Kinross acquired its original 50% interest and became operator of the mine on June 1, 1998, through the Kinam merger. In February 2007, Kinross acquired the remaining 50% through the acquisition of Bema Gold Corporation.
Commercial production began on October 1, 1996. Five years later, mining activities were suspended and the operation was placed on care and maintenance due to low gold prices. In late 2002, a multi-phase exploration program commenced and in 2003 it was determined that the mine would be recommissioned.
The mine went into commercial production in the fourth quarter of 2005 and achieved its average targeted production rate of 40,000 tonnes per day in November 2005.
The Maricunga mine is a three-stage crushing and heap leach operation with a name plate capacity of 40,000 tonnes of ore per day, or 11 million tonnes per year.
Facilities include a permanent camp with access to the site from Copiapó provided by road. Power is supplied by the main power grid.
The Maricunga open pit mine is located in the Maricunga mining district in central-east Chile. The property is approximately 120 kilometres east of Copiapó and is between 4,200 metres and 4,500 metres above sea level.
The Verde and Pancho gold deposits at Maricunga occur in the Maricunga Gold Belt of the high Andes in northern Chile. Since 1980, a total of 40 million ounces of gold have been defined in the belt, (Muntean and Einaudi, 2000). Gold mineralization at Maricunga has been interpreted as porphyry style gold systems and is hosted in the Maricunga volcanicintrusive complex of Early Miocene age. The porphyries occur within a sequence of intermediate tuffs, porphyries and breccias that are the host rocks to the gold mineralization.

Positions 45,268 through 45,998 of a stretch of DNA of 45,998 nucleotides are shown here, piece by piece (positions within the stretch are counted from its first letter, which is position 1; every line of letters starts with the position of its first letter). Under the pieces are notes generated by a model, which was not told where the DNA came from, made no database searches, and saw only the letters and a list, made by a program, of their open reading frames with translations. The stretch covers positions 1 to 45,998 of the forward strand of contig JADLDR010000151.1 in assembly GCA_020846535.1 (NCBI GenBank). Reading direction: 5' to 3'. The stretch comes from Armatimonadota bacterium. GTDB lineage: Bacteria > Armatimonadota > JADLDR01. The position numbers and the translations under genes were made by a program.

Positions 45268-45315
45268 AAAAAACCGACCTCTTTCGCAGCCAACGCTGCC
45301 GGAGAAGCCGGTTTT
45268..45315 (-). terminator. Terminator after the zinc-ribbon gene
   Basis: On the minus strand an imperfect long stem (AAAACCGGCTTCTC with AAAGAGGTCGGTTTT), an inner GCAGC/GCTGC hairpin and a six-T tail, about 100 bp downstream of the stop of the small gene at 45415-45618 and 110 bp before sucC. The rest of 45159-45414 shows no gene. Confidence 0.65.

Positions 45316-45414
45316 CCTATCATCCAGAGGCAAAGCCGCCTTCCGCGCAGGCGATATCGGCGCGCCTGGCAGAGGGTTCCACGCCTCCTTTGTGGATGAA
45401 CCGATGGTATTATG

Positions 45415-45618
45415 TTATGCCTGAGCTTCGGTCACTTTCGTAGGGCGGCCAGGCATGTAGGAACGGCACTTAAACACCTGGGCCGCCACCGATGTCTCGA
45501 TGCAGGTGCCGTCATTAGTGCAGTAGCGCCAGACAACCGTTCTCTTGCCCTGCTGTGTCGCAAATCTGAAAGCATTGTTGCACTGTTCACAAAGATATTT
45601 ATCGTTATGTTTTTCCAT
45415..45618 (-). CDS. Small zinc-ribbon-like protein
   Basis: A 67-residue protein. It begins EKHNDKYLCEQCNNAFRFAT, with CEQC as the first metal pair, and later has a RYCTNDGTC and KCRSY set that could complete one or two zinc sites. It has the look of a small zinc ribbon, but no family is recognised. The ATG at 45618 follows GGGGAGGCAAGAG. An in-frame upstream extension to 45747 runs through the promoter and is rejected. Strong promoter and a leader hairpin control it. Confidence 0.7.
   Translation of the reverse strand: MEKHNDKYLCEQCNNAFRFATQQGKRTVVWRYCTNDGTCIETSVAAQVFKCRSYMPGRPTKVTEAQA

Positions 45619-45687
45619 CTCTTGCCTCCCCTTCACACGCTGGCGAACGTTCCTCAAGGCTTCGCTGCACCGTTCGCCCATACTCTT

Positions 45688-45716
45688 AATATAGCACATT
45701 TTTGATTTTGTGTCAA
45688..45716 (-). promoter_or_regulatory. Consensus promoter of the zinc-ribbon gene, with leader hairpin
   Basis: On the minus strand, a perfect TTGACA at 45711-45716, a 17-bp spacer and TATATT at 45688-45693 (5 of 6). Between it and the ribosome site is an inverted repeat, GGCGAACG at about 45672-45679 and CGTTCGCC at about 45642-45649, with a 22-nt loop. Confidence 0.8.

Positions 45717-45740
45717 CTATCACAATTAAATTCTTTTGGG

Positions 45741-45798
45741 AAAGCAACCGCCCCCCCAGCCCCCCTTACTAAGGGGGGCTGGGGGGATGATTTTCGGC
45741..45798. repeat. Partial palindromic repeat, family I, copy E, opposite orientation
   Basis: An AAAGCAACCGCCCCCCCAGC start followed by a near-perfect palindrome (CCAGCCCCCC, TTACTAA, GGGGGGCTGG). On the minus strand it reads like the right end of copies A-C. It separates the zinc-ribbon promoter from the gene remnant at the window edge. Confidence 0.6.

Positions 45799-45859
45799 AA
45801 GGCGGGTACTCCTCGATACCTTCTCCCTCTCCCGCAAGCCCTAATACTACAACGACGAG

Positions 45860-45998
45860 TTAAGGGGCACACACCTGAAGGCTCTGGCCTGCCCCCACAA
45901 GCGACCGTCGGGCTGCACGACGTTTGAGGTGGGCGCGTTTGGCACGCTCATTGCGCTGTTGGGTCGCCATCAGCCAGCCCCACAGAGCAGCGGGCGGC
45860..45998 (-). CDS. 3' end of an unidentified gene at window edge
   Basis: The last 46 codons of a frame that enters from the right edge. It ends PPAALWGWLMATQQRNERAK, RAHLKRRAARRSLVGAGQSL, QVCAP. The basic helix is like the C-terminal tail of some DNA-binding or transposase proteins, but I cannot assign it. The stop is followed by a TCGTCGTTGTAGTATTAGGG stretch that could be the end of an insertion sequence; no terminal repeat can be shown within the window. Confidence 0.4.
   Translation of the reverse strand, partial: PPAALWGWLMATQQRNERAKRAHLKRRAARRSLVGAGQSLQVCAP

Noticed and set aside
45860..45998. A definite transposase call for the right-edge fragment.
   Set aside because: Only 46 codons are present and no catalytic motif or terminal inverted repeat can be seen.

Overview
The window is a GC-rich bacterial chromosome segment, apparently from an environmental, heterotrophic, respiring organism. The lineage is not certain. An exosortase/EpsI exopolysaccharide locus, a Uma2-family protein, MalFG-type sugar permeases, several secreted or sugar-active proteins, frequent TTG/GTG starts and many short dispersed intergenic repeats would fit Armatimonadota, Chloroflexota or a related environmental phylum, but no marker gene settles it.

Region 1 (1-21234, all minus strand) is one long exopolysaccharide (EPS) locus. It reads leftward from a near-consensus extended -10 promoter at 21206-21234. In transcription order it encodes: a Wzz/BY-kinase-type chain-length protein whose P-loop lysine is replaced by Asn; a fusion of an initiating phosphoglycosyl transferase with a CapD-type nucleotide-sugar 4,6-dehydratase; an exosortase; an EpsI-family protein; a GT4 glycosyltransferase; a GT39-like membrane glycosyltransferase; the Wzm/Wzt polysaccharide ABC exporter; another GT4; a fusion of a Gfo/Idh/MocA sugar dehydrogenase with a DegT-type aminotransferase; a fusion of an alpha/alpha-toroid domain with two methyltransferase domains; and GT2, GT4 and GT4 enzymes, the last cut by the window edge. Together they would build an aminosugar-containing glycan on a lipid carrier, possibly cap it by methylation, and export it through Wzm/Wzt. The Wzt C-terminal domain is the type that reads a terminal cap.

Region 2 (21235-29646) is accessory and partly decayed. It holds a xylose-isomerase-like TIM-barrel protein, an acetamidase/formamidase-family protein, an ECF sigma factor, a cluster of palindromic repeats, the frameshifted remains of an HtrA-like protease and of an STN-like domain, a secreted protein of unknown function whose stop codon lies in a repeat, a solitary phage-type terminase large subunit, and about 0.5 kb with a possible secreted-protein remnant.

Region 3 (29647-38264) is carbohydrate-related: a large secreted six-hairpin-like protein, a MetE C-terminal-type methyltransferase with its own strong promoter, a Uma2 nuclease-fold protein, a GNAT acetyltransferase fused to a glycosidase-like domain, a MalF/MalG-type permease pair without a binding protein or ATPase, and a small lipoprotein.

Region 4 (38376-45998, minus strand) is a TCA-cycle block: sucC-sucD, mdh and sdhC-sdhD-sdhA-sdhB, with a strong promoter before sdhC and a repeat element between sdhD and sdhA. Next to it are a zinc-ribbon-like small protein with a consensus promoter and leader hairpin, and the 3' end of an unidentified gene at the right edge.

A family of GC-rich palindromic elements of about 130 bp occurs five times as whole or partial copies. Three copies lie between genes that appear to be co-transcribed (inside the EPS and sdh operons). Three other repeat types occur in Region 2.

Gold mineralization at Verde is interpreted to be the result of the fracturing and concentration of fluids in the carapace of an intrusive plug or stock. Gold is closely associated with quartz, magnetite, calcite, and garnet stockworks. Gold mineralization at Pancho is characterized asporphyry hosted stockwork and sheeted veins. The veins are subvertical and have a strong, preferred north-westerly strike. The northwest structural control is evident not only at outcrop scale but is also reflected in the northwest alignment of intrusives and the three centers of mineralization in the district, Verde, Pancho and Guanaco.
Mining & Operation
Maricunga production re-opened in October 2005 and achieved its targeted production rate of 14 million tonnes per year (40,000 tonnes per day) in late 2005. The mine operates two 12-hour shifts per day for 352 days annually allowing for inclement weather interruptions. Final pit design for Verde and Pancho assumed 10 meter bench heights, bench face angles of 65° to 70°, berm widths of 8 to 11 meters, berm interval of 20 meters, inter-ramp angles of 38° to 52.5° and haul road gradient at 10% with a 25 meter road width.
The Maricunga gold recovery process consists of a single line primary crushing, fines crushing (secondary and tertiary), heap leach and adsorption and regeneration ("ADR") plant operation. The process treats 45,000 tonnes per day of dry Maricunga ore using primary crushing followed by a secondary and tertiary crushing plant. The crushing plant product is approximately 80% passing 10.5 millimetres. A pad type heap leach and an ADR plant are used for gold recovery.